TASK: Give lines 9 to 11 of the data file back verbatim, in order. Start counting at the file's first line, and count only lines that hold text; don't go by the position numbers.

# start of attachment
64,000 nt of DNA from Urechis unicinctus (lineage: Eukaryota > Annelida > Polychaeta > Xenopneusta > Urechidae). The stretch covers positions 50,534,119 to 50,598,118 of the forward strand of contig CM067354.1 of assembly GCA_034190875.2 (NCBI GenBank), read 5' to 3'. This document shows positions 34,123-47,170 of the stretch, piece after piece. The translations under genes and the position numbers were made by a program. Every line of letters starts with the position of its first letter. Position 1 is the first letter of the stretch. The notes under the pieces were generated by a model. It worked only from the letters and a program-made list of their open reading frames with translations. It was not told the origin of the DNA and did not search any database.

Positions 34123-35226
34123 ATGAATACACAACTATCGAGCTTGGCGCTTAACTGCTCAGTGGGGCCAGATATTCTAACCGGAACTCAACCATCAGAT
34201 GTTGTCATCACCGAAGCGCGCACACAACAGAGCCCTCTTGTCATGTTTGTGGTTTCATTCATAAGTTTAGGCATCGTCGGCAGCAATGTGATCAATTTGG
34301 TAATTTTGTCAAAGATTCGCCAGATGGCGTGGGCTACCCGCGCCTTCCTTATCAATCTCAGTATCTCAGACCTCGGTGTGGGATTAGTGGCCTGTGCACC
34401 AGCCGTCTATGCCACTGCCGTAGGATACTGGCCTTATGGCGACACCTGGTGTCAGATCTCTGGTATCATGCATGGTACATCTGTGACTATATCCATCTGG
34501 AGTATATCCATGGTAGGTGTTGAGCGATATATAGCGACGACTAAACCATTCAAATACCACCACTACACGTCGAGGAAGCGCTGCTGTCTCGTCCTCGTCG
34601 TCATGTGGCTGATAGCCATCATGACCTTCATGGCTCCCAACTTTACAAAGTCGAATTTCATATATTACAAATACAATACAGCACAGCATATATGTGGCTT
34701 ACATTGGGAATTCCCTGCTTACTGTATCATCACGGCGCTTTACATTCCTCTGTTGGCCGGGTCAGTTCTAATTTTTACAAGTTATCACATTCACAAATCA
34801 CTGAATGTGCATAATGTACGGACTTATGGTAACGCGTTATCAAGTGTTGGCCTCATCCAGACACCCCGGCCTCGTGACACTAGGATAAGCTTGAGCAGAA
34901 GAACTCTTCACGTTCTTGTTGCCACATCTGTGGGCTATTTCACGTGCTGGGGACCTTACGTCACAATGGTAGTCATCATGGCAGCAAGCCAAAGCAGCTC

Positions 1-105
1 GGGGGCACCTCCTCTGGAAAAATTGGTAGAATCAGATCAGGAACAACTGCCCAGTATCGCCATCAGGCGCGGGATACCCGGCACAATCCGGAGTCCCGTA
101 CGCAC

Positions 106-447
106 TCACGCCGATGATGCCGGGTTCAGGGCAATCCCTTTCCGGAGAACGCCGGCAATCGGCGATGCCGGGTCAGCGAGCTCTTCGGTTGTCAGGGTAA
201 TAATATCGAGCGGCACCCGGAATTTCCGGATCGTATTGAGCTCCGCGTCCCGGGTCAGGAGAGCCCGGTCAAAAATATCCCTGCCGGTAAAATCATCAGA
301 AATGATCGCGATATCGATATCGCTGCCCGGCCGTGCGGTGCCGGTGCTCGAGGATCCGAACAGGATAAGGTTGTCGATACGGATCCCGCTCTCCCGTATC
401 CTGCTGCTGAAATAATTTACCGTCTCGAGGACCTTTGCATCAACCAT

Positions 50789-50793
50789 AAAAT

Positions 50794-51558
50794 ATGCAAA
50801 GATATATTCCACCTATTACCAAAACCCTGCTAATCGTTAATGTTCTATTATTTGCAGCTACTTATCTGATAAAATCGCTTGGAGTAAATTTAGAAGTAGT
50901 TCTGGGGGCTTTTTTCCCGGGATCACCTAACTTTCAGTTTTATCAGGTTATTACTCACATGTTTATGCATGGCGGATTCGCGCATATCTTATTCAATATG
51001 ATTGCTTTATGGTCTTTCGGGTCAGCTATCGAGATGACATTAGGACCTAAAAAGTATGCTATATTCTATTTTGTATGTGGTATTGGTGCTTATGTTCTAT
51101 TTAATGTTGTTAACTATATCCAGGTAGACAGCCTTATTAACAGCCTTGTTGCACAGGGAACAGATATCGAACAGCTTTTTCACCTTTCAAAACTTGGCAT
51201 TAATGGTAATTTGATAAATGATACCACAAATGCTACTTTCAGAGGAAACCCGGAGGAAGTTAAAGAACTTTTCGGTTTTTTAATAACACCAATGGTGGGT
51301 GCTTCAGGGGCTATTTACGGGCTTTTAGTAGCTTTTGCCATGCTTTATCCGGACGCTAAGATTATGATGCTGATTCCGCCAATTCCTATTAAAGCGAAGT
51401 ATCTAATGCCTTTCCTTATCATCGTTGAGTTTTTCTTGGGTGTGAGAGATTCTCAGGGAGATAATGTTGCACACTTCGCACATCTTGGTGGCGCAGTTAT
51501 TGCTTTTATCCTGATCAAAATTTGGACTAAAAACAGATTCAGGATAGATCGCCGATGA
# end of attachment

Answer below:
34701 ACATTGGGAATTCCCTGCTTACTGTATCATCACGGCGCTTTACATTCCTCTGTTGGCCGGGTCAGTTCTAATTTTTACAAGTTATCACATTCACAAATCA
34801 CTGAATGTGCATAATGTACGGACTTATGGTAACGCGTTATCAAGTGTTGGCCTCATCCAGACACCCCGGCCTCGTGACACTAGGATAAGCTTGAGCAGAA
34901 GAACTCTTCACGTTCTTGTTGCCACATCTGTGGGCTATTTCACGTGCTGGGGACCTTACGTCACAATGGTAGTCATCATGGCAGCAAGCCAAAGCAGCTC